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Weight and the Heavy Legacy of Trauma

Updated: Jan 21

t/w sexual abuse; trauma; suicide


My maternal grandmother grew up on a northern Pennsylvania farm. Her mother died shortly after delivering the youngest of her four brothers, when my grandma was six. She was born in 1927 and her childhood was the Great Depression and World War II, times of extreme rationing. She learned to never waste food, and my own childhood is filled with memories of helping her make homemade soups with the little dabs of leftovers she stored in the refrigerator each week.


People enjoy food. It connects us to each other and is a part of our community, and often it connects us to our ancestors and families long after they are gone.


For decades, researchers have searched for the reason beyond genetics that explains why some people are thin and some are fat. People, but especially women, have been offered pills, fad diets, and cabbage soup recipes all intended to help them shed unwanted pounds. Even as more and more evidence comes out that weight itself is not the only key to healthy living, the push to try the next great miracle weight-loss invention. The one thing often missed is the link between the body and the mind.

When the mind and spirit hurt, we try to numb that pain. Some do it with alcohol or narcotics, but others find comfort in food. As a society, we are surrounded with the message that if you had a bad day, it is okay to stop on the way home for a quick drink. We even invented a word for using food to numb our pain - Comfort Food - which in the United States often means 2500 calories at a favorite fast food or chain restaurant.


Unresolved trauma is often a contributor to how we treat our bodies. We are conditioned to overeat and then try the next fad diet - not to try therapy which can provide a pathway to healing and transformation. Our society shames people who are obese, not recognizing it as just one more way people learn to hide their pain. Stopping for that drink is acceptable. Eating an entire bag of chips in a closet is not. Yet, the trauma and unresolved pain behind both actions is often the same.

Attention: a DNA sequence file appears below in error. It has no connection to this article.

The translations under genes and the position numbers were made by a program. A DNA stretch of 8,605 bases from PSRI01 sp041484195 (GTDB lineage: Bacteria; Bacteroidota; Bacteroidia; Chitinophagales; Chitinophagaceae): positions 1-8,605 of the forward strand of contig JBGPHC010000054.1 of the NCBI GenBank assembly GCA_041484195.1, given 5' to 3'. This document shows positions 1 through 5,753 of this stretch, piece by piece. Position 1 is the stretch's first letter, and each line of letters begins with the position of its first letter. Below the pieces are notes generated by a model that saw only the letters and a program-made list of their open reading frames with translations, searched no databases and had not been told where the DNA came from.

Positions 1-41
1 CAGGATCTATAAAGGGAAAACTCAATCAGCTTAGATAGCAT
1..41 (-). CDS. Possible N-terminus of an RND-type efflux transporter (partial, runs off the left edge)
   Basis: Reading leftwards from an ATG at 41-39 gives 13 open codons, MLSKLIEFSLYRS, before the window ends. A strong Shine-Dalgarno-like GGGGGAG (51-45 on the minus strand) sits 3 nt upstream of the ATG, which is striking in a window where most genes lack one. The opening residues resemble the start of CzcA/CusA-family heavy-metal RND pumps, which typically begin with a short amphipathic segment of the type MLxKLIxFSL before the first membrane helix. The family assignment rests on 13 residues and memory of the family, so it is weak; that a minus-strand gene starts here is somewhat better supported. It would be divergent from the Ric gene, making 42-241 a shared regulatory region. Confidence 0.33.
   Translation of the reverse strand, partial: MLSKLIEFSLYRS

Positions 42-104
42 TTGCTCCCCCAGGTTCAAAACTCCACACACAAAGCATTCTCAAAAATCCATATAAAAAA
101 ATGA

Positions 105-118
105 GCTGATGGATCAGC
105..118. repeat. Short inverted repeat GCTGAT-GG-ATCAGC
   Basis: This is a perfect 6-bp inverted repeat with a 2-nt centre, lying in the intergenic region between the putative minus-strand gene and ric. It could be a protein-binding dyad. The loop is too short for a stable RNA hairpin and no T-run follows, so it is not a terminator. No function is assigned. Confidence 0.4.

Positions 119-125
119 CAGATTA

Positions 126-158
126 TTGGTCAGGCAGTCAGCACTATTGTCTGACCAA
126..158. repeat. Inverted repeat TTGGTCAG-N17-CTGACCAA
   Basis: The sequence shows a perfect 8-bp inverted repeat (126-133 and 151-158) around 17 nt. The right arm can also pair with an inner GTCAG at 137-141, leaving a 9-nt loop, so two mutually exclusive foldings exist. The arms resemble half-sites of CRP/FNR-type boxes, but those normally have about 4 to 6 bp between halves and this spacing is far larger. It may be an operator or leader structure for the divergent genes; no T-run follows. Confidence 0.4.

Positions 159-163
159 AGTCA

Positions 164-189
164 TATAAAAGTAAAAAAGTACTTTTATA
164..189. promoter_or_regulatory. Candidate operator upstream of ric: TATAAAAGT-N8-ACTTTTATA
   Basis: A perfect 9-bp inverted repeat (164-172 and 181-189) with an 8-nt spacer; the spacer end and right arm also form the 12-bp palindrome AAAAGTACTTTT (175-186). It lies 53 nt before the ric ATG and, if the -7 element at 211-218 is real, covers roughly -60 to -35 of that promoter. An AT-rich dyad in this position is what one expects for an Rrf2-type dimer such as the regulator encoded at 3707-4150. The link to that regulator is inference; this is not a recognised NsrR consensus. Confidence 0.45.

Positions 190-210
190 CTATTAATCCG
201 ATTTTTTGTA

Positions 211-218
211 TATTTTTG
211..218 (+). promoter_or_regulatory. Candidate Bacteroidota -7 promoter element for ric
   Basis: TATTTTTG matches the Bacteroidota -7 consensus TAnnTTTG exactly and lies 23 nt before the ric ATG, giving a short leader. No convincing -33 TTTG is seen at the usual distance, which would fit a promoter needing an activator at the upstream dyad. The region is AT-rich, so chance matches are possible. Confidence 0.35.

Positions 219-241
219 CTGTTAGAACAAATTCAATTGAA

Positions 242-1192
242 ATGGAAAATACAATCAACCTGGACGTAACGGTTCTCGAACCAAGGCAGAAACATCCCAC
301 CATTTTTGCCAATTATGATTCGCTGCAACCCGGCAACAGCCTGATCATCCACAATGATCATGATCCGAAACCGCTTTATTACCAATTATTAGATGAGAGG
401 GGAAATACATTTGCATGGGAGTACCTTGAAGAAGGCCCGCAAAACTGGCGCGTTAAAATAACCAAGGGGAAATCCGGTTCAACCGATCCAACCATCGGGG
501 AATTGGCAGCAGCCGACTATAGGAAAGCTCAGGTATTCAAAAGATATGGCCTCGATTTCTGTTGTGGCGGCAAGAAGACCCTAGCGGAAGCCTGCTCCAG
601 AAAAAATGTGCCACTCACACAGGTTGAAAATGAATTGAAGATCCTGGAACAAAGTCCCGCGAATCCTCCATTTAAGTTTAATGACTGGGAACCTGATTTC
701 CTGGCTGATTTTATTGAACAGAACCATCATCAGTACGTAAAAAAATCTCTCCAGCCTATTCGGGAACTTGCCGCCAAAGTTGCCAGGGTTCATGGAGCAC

One of the warning signs of sexual abuse in minors is weight gain. Faced with a situation their bodies and minds cannot fully comprehend, many try to hide their body in order to deter the attacker who is touching them without consent. "Binge Eating Disorder (BED) is "three to four times more common in people with obesity who report a history of childhood sexual abuse. The effects of child sexual abuse (poor self-esteem, poor body image, impulsive behavior and drug abuse) are common predictors of the binge eating and obesity. That is, compulsive eating may be one way to manage the depression related to child sexual abuse." (https://www.obesityaction.org/resources/sexual-abuse-and-obesity-whats-the-link/)


Sexual abuse is not the only trigger. Bessel van der Kolk's writes; "Over the years our research team has repeatedly found that chronic emotional abuse and neglect can be just as devastating as physical abuse and sexual molestation." (The Body Keeps the Score: Brain, Mind, and Body in the Healing of Trauma).


My maternal grandparents both grew up in trauma that extended into early adulthood. My grandfather turned to alcohol and cigarettes, both before and after his time in World War II as a tail-gunner serving in the Pacific, and my grandmother turned to food. I was born to young grandparents (47 and 44), but neither of them had the gift of long, well-lived lives. My grandpa died when he was 64, and grandma followed a few years later when she was 65. Their unresolved trauma eventually contributed to the early end of their lives. They handed that down to my mother and her siblings, who in turn handed those patterns of harm and destruction down to my siblings, cousins, and me.


Looking back now at my childhood, I have come to accept the choices the younger me made to survive. I ran away from home the first time when I was a toddler, and tried to escape at least three more times before my eighteenth birthday. I am no longer the person who tried to end their life at fifteen. I am not the person that escaped an unhappy childhood with an unhappy first marriage. It took work to release that scared little person hiding within.


Few researchers have bothered to look into the links between body and mind through both lived and inherited trauma. When our minds and spirits hurt, we try to bury it, and for some that is through weight gain. The ups and downs of dieting become a pattern in our lives, while true healing through therapy allows our bodies to find rest at a weight that feels healthy. Dieting has no place in healthy living. It does nothing but hide trauma.


Two years ago, as I recovered from long Covid and C-PTSD, I made a commitment to myself to never diet again. I eat when hungry, deny myself nothing (except caffeine), and practice moderation. I started walking and moved to an environment where walking could happen 365 days of the year. Today, I walk 3-5 miles daily. I try to eat in a way that sustains the environment as much as my own body, eating a mix of fruits, vegetables, meats, poultry, and fish. This change awakened my pallet. I enjoy food again. I am down five pants sizes and six shirt sizes.